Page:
Why do CMS projects fail?

By |August 22nd, 2008

A (prospect) client asked me this morning why 85% of enterprise content management implementations fail. Well, here is the long answer:

There are numerous reasons for this high rate. For one, web architectures are complex implementation projects. Requirements are often not well understood, leading to bad software purchase decisions (“putting the cart before the horse”) and architectural choices. The largest group of in-house stakeholders, the content editing community, is often ignored and set to deal with unusable user front-ends and complex publishing workflows, preventing necessary user adoption. Content is often stored in presentation-heavy formats, content re-use across channels and applications is time-consuming or even impossible, the resulting duplication of content leads to inconsistent web experiences.

The remedy for these problems on the one hand lies in the definition sound processes and establishing clear channels of communication between stakeholders. On the other hand, building a solid technology foundation is another vital aspect. Not only must this foundation be flexible, stable, and easy to use, but the defining principles must be upheld while the system is in operation and undergoing maintenance and feature release cycles. I have seen large-scale implementations that had to be replaced after only 2 years of being in operation because the software got unmaintainable, slow, and the site feature-set was locked in by technology reasons only (“maintained to hell”). On the other hand, I have built sites that serve over a billion page impressions a month, that have gone through multiple visual redesigns, all on a technology platform that has been in place for 5+ years now.

So, in summary

Heavily involve the business stakeholders throughout the project
Build the system to enable the content editors to efficiently maintain the site content and structure themselves. Any reliance […]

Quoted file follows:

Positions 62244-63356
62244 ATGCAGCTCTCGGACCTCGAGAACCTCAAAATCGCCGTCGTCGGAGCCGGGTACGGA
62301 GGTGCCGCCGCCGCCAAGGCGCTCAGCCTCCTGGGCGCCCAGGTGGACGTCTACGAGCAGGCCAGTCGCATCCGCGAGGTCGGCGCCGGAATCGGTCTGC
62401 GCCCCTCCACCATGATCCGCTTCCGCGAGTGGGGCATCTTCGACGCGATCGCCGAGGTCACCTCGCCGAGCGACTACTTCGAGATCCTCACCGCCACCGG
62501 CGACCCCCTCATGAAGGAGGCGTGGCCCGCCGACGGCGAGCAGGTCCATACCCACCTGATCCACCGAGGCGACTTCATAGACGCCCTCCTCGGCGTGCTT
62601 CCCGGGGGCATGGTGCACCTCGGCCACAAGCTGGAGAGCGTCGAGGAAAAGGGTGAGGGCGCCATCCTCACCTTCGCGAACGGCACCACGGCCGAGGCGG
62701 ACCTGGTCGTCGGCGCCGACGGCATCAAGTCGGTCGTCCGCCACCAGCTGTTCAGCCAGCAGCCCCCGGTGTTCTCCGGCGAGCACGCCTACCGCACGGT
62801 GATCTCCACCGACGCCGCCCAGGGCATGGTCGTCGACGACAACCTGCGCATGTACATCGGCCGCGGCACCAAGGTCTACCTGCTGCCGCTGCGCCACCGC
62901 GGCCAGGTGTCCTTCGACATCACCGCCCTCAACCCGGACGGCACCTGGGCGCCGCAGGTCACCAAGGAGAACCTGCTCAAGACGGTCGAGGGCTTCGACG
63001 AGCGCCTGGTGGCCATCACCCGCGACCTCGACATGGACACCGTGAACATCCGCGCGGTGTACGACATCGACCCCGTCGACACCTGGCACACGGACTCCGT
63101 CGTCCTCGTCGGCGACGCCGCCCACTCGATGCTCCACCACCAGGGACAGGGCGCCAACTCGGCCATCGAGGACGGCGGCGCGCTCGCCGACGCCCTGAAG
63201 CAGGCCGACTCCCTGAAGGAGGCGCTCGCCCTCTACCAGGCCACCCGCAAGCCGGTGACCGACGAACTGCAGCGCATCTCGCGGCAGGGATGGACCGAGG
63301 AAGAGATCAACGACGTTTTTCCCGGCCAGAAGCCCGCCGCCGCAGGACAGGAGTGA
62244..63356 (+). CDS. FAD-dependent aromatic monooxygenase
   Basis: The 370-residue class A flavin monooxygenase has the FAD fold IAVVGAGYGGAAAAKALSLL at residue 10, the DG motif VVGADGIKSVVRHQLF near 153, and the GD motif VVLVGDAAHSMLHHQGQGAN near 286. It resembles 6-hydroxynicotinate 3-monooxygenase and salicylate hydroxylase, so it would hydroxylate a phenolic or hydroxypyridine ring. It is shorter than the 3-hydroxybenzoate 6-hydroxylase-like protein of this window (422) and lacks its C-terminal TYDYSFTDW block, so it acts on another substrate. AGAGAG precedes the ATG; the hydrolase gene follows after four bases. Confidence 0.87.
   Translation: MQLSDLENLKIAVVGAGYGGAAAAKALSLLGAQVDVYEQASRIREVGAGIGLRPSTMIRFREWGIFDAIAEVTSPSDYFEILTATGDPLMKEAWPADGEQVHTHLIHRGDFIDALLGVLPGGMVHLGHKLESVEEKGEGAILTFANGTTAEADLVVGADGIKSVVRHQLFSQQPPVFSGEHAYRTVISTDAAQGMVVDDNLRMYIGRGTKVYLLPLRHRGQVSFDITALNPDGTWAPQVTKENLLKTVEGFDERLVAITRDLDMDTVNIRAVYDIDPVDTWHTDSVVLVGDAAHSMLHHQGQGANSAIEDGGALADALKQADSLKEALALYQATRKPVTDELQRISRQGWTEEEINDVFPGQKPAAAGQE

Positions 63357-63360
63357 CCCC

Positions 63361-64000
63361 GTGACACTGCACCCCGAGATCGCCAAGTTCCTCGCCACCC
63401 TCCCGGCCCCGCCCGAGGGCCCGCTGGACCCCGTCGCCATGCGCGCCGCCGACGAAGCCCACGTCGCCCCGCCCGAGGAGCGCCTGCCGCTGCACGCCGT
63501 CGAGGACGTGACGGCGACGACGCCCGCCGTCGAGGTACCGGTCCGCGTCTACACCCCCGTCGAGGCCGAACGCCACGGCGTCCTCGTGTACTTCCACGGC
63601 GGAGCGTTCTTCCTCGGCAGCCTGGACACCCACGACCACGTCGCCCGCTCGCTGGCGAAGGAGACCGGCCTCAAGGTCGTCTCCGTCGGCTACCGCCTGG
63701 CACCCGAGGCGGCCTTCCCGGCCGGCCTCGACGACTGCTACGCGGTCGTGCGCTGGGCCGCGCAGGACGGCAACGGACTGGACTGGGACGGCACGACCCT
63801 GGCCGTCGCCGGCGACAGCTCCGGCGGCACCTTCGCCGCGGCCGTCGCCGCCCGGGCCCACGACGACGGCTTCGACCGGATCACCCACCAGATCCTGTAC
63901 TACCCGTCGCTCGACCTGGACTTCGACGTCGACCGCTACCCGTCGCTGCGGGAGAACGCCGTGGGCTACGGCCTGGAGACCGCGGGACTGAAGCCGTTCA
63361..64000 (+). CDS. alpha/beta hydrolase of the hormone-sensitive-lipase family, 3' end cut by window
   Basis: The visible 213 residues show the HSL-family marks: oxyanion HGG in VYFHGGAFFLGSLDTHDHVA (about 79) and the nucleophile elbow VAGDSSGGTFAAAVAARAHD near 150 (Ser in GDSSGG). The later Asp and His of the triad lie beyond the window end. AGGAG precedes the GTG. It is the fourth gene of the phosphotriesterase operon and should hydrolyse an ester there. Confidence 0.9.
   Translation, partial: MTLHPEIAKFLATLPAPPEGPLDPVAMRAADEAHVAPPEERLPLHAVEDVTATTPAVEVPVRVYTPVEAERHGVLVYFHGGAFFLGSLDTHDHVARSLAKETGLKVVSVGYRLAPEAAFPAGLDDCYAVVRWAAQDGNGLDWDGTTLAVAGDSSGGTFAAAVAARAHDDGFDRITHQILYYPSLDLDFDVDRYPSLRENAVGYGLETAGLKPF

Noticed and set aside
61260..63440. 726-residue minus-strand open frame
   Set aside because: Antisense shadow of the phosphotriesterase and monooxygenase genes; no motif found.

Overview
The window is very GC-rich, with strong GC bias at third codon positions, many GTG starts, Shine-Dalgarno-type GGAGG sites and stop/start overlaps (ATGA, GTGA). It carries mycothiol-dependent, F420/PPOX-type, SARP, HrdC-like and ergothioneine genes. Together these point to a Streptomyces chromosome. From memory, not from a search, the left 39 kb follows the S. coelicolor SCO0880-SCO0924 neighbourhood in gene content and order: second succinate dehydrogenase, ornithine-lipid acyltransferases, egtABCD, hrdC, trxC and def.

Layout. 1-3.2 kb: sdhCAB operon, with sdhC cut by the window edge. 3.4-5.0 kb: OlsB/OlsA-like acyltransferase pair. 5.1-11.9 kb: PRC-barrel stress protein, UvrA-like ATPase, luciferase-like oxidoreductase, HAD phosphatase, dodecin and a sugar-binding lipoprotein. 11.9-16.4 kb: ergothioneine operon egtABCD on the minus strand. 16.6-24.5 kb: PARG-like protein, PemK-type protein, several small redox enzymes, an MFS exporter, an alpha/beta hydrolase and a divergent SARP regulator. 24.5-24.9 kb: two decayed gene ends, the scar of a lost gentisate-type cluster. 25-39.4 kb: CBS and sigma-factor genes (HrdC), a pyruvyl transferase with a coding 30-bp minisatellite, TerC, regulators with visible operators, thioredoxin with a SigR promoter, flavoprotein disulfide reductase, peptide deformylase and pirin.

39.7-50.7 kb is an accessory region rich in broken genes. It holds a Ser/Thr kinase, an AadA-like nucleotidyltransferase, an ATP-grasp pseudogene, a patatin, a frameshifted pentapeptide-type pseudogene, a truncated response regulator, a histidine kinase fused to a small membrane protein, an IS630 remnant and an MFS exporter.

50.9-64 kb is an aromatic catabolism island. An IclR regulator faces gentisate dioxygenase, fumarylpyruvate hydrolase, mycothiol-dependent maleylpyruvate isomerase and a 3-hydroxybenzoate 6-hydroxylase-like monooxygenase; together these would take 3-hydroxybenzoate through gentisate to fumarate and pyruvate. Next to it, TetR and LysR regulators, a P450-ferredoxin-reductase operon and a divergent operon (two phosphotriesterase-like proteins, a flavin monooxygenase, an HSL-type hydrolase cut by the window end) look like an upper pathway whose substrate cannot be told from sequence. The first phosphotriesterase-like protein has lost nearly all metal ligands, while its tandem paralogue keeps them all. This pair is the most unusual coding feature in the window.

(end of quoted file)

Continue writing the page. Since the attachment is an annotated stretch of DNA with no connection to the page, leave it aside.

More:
Why the Olympics didn’t ‘Melt’ the Internet

By |August 18th, 2008

This is a very interesting article about why the video traffic from the Olympics didn’t “melt” the internet. LimeLight (unlike Akamai) actually runs their own backbone which keeps a lot of traffic off the internet:

Read more at zdnet.

Crap, my company might be for up grabs (updated)

By |August 14th, 2008

According to the Media Bistro:
Avenue A|Razorfish could be up for sale by Microsoft, a spy tells us, possibly to WPP. From the beginning of the relationship, AA|RF has been an odd fit for Microsoft, and based on a few strong indicators, we surmise a sell off before too long.

When you’re spending $6 billion to pick up a company like Redmond, it makes sense to get as much for your money as possible. That seems to be what Microsoft was thinking when they kept AA|RF — but a year later the agency is broadening its horizons, expanding services to “a media and entertainment consulting practice with 200 staffers in New York, L.A. and San Francisco,” according to Silicon Alley Insider.

More after the jump.

Internally, many believe that Microsoft never planned to keep the agency within its roster. For starters, we’ve learned that AA|RF employees haven’t been switched to Microsoft benefits.

Also, the new SF offices are “oddly configured to fit WPP standards, a radical change from the fun, bigger spaces of the old AA/RF office.” I guess you’d have to work at WPP to know exactly what that means — but it sounds as though AA|RF has been told to keep it in its pants if it wants to marry a nice girl one day.

One final oddity, SF based employees were told not to order “new business cards printed with the new office address until future notice.”
Update: I think this is a total joke. They’re enabling the Microsoft key card access in our building next Tuesday :) And, of course, Microsoft has actually upheld their promise to keep us at “arms-length”, i.e. still use whatever technology we see fit for exceeding the client’s needs.

Interacting with Holograms

By |August 5th, 2008